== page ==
In my opinion Star Trek does a rather poor job of keeping this part of Vulcan philosophy consistent.
Proof of Vulcan verbal deception
The Vulcans are unafraid of using deception and in the Enterprise episode The Andorian Incident, they are shown to have a hidden spy base underneath a monastery. The Vulcans could have only kept that monastery a secret from the Andorians by verbal deception. Also, in the episode of Enterprise called, Carbon Creek, T'Mir claims that she cremated her subordinate, Mestral, in order to trick the vulcan high command in to letting him stay on earth for further "study".
Isn't a lie of omission, still a lie?
You can argue that lies of omission are not lies, but there is only so far you can stretch that idea without lying to yourself. The Andorians, the Vulcans' greatest enemies, would have known if the Vulcans could not tell lies, and therefore should have been able to force the Vulcans into telling the Andorians the location of the hidden spy base.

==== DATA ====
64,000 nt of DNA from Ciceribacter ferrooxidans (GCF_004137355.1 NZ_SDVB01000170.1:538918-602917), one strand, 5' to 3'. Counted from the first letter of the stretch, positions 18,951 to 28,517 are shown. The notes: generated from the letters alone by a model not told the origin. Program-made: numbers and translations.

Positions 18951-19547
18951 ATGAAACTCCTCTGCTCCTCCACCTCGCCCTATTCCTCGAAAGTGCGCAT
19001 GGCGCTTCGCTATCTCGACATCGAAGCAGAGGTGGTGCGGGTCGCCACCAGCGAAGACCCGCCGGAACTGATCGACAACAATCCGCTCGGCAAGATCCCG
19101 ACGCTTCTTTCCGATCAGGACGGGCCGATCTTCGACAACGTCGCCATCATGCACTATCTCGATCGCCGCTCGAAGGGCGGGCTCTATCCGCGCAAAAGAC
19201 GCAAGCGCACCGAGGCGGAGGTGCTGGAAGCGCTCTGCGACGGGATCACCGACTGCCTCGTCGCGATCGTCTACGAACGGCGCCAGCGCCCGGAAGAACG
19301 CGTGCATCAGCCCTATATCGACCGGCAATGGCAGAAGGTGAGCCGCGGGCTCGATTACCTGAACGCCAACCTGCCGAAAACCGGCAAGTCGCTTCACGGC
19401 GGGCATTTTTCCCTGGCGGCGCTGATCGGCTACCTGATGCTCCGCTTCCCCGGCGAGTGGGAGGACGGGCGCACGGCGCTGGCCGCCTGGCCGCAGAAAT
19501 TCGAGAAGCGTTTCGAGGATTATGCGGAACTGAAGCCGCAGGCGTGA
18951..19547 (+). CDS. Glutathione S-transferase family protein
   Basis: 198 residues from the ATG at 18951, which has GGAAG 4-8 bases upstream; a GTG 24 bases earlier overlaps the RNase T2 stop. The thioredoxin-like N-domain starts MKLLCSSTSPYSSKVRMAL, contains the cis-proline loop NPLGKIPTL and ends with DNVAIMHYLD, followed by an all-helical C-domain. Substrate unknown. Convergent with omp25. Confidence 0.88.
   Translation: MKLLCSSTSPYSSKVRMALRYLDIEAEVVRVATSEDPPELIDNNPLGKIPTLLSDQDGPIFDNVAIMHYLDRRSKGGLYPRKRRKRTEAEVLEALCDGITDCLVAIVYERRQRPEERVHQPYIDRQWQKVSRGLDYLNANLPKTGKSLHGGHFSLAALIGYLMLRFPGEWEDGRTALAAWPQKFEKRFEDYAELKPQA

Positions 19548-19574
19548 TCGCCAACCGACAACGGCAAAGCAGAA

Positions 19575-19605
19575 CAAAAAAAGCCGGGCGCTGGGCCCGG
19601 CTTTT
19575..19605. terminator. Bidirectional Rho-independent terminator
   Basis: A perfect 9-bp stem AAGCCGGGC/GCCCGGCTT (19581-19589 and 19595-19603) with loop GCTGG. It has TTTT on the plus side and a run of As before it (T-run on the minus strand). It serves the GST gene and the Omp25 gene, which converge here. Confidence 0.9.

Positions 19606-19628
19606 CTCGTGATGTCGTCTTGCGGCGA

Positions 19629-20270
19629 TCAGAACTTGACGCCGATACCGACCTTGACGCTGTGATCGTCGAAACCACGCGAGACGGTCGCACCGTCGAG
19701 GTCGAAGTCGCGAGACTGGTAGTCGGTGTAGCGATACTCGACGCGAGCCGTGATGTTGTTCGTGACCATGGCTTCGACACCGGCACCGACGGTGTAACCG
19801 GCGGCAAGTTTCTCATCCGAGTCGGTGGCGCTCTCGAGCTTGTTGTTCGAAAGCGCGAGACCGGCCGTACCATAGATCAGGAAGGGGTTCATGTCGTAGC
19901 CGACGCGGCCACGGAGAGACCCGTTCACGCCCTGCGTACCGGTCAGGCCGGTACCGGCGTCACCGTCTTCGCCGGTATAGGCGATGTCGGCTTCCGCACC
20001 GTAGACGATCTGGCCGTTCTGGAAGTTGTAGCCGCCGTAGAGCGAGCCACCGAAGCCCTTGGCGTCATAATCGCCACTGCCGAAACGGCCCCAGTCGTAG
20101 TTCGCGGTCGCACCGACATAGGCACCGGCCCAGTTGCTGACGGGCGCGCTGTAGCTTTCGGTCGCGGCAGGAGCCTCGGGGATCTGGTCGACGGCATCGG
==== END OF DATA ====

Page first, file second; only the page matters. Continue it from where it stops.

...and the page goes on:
So either Vulcans can and do lie, or what is considered a lie to Vulcans is completely different from human definition.
An advanced culture would not necessarily frown on lying
The Vulcan perspective on lying may also be misguided, while it may seem simple to regard lies as both evil and the mark on an un-advanced society. In fact the opposite maybe true, that without deception a society becomes stagnant and totalitarian. Many times throughout the Star Trek series, main characters use verbal deception to avoid violence and bloodshed. I believe that narrative idea of Vulcan honesty comes from the dubious belief that all lying is wrong. Not only is it not always wrong to lie, but it is often necessary for survival as Tuvok can tell you (if he were an honest man :) ).
Maybe the TOS writers just threw the idea out there without thinking much about it.
On a Star Trek forum a user mentions that Vulcan honesty maybe in jest:
I believe the line in "Court Martial" went:
Vulcanians do not speculate.
Elsewhere, (in "The Doomsday Machine") we hear:
Vulcans never bluff.
which may, in fact, have been a bluff.